and thank you, Hilary - I imagine it's always happening but we need to take notice. I'd just fled from a dreadful argument and the pouring down rain was a metaphor waiting to be discovered.

Brian - it seems so.

20thCW - the ocean is a metaphor for what? Life? Death? I like the idea of new streams, new river paths. Yes, sometimes storms do make vast changes. This one did, as a matter of fact.

Reya Mellicker said...

This is such a beautiful post. Beautifully written, and so true, it rings like a bell.

Wow.

Jean said...

Ce ciel sombre aurait pu ĂȘtre peint par Van Gogh .
Passion , tristesse ?

Pauline said...

Thank you Reya . It was true for me that particular day and has been so from then on...

Jean - tristesse - sadness, yes? Sadness and hope, espoir, aussi.

Moannie said...

Sent here from Hilary's Post of the Week where you are mentioned, and so happy to be here.
This is fine writing.

Tabor said...

Congrat's on you POTW. I am glad I didn't miss this. It is so honest and true.

Ruth said...

Beautiful thoughts, and beautiful piece. I loved the image of the earth tipping out the oceans.

It's so tricky balancing the normal emotion of anger, with relationships.

I like one image I read in Tolle, to flap your wings madly like a duck, then swim on. Or Gurdjieff's advice from his father, to never respond to an insult until 24 hours later. By then, Gurdjieff found, there was nothing left of his initial anger.

Cricket said...

Yep. You've about summed it up. I felt something similar during the recent floods. Serious destruction was about a 3 minute walk away, but at my house, nothing. Makes you think.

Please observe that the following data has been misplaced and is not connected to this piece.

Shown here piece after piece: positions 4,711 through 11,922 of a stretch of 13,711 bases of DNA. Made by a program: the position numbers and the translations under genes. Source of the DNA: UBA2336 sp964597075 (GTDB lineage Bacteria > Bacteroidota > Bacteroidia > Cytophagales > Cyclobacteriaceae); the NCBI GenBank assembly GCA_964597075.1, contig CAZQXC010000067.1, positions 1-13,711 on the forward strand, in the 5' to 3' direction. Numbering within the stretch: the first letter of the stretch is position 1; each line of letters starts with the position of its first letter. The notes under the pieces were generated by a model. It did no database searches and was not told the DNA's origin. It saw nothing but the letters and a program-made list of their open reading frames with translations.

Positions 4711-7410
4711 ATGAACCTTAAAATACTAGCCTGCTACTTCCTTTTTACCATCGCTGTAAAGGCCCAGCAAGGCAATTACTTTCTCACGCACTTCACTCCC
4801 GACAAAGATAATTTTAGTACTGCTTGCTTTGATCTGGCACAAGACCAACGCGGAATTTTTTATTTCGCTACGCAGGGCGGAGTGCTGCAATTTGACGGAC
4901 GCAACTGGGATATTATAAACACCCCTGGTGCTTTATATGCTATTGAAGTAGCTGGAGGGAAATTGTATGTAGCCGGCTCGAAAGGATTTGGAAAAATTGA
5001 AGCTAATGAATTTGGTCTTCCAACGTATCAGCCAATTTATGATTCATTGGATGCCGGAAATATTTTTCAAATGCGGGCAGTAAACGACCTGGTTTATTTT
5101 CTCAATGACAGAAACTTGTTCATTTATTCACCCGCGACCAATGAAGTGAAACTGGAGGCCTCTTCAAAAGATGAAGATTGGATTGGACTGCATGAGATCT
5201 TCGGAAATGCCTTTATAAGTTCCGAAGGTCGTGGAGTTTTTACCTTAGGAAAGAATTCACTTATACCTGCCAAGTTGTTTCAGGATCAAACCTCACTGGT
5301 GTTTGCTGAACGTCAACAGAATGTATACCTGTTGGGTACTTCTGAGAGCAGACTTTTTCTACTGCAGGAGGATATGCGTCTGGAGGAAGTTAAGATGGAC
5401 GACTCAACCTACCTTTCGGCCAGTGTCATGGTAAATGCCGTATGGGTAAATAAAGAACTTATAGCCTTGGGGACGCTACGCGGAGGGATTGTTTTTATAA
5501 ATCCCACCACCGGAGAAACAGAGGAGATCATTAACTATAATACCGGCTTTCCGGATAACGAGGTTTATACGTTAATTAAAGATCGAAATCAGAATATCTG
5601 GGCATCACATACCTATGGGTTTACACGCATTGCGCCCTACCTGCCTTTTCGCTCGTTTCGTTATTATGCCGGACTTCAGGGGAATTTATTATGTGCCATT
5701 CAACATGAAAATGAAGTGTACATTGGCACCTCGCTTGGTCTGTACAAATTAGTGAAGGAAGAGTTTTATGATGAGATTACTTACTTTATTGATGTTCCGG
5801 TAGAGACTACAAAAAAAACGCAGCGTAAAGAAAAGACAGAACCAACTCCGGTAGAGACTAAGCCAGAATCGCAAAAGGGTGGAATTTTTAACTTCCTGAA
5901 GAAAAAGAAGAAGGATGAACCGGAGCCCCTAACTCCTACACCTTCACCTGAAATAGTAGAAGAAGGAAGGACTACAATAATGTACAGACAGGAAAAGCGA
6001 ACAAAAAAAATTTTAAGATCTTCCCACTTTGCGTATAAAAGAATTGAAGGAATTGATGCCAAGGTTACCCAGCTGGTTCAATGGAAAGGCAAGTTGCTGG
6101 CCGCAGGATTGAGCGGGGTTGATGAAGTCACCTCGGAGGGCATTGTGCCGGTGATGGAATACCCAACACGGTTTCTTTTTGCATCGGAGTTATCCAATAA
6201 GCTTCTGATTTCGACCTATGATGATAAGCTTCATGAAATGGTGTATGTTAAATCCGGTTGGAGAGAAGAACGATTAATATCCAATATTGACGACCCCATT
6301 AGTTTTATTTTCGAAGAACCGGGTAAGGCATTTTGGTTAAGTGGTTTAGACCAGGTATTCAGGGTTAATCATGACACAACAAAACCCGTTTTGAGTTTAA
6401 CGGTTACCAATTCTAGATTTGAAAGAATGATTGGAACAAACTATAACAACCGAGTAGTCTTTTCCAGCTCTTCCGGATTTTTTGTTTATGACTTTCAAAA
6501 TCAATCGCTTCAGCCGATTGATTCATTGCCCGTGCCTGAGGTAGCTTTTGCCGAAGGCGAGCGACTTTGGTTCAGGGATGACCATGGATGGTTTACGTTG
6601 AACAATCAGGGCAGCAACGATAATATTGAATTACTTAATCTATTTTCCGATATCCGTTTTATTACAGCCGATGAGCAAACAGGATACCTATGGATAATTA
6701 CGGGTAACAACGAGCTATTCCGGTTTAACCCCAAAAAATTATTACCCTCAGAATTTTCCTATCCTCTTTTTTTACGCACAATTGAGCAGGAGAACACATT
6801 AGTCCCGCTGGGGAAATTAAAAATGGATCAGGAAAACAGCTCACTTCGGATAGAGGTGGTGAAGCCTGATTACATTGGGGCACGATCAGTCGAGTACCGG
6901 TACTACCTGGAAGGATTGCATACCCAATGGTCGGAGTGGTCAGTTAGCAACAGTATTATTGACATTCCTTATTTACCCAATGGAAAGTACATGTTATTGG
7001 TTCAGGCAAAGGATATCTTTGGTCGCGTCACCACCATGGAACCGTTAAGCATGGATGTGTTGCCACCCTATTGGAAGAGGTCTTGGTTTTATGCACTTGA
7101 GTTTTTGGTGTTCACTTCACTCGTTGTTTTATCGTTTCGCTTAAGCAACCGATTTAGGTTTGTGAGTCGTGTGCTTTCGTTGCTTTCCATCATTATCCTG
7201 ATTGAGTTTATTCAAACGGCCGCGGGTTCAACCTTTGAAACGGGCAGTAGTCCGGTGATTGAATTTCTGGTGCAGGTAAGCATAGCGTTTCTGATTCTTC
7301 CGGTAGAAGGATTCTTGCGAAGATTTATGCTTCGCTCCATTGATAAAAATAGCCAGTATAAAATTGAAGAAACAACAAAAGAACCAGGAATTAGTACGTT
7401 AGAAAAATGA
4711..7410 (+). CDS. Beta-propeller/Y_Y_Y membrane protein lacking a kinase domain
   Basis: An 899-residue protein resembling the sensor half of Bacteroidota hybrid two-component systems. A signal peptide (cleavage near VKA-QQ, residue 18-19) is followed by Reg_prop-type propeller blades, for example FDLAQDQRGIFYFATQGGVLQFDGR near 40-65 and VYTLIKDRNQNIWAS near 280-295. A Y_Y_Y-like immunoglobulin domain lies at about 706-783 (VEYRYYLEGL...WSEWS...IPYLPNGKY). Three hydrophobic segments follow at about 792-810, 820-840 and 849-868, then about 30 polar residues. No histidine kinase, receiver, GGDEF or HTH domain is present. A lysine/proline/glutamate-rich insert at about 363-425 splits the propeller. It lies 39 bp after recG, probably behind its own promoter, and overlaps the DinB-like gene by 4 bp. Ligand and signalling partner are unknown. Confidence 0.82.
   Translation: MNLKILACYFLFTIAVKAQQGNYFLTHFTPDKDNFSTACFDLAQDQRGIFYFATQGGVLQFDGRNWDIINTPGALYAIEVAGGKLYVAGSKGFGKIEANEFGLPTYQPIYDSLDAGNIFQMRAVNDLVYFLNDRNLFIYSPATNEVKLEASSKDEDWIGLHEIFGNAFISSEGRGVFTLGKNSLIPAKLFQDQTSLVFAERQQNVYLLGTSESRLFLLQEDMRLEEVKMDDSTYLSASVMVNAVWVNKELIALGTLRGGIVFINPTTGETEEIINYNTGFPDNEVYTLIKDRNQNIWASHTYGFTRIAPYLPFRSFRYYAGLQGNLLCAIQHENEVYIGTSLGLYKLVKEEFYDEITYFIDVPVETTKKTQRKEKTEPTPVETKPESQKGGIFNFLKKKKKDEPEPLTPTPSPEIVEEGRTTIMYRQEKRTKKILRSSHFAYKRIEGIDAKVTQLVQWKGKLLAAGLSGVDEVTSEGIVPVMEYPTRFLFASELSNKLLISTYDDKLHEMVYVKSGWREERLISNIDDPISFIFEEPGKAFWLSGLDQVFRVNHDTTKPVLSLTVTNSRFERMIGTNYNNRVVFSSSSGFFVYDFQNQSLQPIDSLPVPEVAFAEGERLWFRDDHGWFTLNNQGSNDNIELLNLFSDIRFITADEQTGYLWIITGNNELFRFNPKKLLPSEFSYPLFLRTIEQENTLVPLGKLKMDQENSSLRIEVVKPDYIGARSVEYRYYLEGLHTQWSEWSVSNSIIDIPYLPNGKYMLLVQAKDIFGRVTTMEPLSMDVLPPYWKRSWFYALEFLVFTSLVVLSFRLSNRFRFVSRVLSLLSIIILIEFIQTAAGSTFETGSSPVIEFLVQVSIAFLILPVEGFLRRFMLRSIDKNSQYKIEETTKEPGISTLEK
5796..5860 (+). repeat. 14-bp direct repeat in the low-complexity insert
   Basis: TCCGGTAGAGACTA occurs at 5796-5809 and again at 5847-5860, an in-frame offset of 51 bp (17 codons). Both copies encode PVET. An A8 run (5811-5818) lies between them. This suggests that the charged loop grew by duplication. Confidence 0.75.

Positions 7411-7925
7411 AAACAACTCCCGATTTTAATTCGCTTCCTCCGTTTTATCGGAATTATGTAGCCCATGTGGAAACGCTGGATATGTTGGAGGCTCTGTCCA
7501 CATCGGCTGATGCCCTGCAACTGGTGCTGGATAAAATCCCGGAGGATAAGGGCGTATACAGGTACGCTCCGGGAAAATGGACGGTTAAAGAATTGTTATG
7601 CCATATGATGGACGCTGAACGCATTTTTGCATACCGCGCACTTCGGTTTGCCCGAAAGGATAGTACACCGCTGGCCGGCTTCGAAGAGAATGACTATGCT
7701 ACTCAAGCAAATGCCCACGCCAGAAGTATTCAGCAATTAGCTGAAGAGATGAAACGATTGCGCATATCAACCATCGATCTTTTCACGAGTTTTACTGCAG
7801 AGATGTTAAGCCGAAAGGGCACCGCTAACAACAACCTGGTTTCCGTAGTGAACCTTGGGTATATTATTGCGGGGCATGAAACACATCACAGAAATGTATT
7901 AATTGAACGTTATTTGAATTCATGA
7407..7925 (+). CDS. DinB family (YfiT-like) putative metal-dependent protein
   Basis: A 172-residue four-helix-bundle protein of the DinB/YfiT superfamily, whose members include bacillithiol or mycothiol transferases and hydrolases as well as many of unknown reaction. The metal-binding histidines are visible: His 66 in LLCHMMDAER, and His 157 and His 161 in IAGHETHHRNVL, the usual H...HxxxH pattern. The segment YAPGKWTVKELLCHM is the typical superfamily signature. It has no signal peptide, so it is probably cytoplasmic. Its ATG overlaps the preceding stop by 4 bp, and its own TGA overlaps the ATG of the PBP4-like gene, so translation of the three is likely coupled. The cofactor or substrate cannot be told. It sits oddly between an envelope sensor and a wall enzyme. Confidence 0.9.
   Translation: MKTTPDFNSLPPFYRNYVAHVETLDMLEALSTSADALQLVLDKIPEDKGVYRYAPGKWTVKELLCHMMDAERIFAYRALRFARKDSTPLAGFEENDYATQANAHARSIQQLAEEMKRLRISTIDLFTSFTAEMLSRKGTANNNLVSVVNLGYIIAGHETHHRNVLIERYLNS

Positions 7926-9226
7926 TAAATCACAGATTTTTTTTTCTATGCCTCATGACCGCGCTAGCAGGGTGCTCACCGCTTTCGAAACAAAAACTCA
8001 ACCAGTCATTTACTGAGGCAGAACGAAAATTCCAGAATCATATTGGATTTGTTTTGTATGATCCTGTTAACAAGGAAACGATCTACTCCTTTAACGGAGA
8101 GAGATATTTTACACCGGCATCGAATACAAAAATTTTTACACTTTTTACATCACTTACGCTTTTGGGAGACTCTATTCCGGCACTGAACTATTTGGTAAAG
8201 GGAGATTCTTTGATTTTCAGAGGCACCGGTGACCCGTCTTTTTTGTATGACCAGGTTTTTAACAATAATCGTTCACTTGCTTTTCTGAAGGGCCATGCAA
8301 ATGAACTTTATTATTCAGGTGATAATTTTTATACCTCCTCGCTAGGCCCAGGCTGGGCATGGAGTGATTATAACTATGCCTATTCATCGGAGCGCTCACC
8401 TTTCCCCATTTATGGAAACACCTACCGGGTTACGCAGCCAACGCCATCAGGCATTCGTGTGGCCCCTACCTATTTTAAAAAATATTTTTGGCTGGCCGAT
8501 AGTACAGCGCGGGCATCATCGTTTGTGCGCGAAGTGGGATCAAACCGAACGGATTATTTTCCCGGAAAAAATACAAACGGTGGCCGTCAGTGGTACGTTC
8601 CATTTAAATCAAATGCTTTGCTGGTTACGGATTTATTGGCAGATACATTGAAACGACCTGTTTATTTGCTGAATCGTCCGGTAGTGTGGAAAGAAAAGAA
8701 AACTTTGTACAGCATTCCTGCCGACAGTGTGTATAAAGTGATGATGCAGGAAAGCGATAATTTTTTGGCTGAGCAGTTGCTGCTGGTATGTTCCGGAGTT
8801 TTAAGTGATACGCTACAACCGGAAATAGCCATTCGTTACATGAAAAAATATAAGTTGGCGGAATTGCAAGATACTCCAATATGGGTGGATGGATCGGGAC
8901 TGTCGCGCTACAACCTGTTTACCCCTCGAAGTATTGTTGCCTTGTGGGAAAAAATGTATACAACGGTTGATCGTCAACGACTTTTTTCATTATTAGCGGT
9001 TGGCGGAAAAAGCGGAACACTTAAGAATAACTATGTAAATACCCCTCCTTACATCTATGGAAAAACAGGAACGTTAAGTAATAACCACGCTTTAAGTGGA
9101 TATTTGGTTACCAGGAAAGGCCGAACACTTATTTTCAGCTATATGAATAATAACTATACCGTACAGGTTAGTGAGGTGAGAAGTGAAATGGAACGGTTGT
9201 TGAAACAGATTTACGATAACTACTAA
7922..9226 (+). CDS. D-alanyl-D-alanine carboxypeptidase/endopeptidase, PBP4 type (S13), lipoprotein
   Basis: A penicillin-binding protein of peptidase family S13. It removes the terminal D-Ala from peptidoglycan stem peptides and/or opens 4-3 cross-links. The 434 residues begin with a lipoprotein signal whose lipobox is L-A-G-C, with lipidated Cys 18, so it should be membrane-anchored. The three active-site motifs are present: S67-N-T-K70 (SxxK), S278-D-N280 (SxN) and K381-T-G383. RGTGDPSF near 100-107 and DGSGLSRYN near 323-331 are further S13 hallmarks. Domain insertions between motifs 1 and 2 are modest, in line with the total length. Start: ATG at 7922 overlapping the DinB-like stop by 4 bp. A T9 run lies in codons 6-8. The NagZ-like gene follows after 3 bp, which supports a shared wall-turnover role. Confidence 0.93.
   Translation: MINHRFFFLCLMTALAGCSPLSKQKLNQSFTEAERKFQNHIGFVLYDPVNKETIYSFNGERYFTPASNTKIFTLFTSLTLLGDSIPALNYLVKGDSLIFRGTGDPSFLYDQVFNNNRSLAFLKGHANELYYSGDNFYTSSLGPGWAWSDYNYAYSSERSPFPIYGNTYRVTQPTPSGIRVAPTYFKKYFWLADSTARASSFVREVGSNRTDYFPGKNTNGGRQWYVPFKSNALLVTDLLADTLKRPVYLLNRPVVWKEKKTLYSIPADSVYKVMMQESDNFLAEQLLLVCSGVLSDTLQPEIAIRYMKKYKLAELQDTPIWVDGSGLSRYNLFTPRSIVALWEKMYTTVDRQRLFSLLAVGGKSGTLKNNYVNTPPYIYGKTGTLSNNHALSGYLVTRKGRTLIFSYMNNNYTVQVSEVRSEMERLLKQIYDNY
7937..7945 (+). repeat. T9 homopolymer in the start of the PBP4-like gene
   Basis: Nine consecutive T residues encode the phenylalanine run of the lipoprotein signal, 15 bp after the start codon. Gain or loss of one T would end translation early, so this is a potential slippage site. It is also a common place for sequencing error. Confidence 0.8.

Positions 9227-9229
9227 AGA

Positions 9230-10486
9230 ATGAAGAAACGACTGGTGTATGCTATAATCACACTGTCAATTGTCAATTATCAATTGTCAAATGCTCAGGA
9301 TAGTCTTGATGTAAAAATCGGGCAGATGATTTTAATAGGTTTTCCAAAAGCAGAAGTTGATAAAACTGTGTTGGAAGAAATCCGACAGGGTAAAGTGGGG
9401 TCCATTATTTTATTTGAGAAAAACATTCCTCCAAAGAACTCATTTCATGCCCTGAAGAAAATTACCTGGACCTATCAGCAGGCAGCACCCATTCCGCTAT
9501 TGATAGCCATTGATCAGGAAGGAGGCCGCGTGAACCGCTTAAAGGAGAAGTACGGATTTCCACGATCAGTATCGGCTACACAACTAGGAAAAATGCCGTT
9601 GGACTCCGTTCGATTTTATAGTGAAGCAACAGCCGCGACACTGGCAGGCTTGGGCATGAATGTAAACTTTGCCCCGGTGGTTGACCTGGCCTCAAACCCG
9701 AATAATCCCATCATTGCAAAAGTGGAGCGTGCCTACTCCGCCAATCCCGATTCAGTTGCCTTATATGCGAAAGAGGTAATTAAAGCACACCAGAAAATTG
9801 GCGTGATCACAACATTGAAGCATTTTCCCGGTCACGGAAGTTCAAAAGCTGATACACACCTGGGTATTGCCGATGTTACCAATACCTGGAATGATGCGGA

Congratulations on the potw.

Sky said...

you have such a way with words. they lift us up and carry us along, holding us safely as we meander through landscapes and lifescapes, brush us with a feathering of colors, feelings, and insights, and gently return us to our lives, seasoned by what you shared. what a gift, pauline! thank you.

postscript:
thanks for dropping by. i am around but have not been posting here. life has had its challenges -a couple of viruses, a bad fall, an elderly and crazy father, etc.

i love FB and am there everyday reading and posting off and on. if you are on FB please send me a note via my blog which is moderated. your message won't be published.

Daryl said...

Beautifully written, congrats on the POTW mention from Hilary

Marion said...

"Slowly but surely I built a container for my anger, put up walls. I wore deliberate kindness like a suit of armor and learned that what you practice in earnest can become an integral part of you."

Me, too. Thank you for this fabulous post, Pauline. So much of it resonated deep inside me...this post shall be one of my favourites, you can be sure!

Barbara said...

Thank God the sun always comes out again and dries the tears and the raindrops or whatever has taken a beating. And thank God we seem to remember the sunny times more than the storms, although they do tend to leave their mark on our personal history, don't you think?

Bossy Betty said...

Loved this metaphor. So apt. Loved your image of stopping, riding the storms out rather than reacting with fits of anger.

There certainly is a lot to learn in this life, isn't there?

Thanks for this post. It was lovely.

deb said...

congrats on the POTW,

and this writing was fabulous.

These sentiments resonate with me so so much.

Pauline said...

Thanks, Moannie - I enjoyed my read at your blog - congrats on your POTW as well.

Tabor, thank you.

Ruth - my mother used to say "act like a duck, calm and serene on top, paddling like hell underneath!"

Cricket - thinking is such serious business sometimes

glad to hear from you sky - will do

thank you, Daryl

Marion - thanks :)

barbara - yes, our personal history is made up of the ups, the downs, and all of our chosen reactions

thanks for stopping by BB - and yes, there's always something to learn, no matter how much we already know!

Nishant said...

So beautifully written